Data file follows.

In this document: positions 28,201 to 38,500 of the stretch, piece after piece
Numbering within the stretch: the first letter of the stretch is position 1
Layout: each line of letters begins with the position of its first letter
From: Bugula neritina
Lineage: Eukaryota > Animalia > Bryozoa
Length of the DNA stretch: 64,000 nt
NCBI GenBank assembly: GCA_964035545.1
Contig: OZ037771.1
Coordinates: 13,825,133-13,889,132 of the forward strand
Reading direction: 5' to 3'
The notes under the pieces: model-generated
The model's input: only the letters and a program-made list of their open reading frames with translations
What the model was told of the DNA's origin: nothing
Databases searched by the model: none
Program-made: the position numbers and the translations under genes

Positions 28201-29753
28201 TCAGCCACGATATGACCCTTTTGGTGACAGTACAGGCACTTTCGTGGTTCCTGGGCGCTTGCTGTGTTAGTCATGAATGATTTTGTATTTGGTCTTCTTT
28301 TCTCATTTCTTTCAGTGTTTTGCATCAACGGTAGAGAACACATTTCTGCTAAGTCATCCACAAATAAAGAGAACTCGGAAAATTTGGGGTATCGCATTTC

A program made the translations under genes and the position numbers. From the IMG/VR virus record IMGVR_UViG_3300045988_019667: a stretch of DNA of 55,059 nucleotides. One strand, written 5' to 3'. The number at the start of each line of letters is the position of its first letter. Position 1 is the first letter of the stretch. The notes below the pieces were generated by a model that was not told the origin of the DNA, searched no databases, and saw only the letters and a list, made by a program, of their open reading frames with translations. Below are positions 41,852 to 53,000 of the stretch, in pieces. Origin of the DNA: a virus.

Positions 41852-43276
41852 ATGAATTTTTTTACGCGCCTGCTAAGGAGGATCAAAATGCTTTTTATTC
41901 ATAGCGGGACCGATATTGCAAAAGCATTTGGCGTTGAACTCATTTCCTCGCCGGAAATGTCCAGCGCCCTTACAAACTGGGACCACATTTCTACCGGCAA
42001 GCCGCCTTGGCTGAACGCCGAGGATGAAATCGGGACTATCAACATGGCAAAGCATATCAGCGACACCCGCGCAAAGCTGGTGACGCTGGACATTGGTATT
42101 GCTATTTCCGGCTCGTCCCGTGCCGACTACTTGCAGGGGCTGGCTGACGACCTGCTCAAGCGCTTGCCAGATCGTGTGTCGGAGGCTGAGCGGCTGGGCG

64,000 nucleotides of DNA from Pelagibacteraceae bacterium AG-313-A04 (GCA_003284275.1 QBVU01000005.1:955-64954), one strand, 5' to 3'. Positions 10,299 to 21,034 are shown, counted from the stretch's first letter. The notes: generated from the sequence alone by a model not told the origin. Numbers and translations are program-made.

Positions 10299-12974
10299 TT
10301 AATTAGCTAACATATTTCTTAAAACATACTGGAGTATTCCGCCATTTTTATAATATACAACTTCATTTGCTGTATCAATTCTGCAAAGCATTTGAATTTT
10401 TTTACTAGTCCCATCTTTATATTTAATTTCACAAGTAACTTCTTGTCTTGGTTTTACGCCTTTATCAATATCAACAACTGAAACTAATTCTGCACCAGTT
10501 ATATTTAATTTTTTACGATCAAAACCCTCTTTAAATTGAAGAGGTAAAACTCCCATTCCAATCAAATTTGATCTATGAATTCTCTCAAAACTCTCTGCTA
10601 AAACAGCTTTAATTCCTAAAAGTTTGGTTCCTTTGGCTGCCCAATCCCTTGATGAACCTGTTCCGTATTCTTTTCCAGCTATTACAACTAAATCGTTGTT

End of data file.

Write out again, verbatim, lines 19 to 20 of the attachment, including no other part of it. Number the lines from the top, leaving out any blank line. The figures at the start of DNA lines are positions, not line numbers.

A program made the translations under genes and the position numbers. From the IMG/VR virus record IMGVR_UViG_3300045988_019667: a stretch of DNA of 55,059 nucleotides. One strand, written 5' to 3'. The number at the start of each line of letters is the position of its first letter. Position 1 is the first letter of the stretch. The notes below the pieces were generated by a model that was not told the origin of the DNA, searched no databases, and saw only the letters and a list, made by a program, of their open reading frames with translations. Below are positions 41,852 to 53,000 of the stretch, in pieces. Origin of the DNA: a virus.

Positions 41852-43276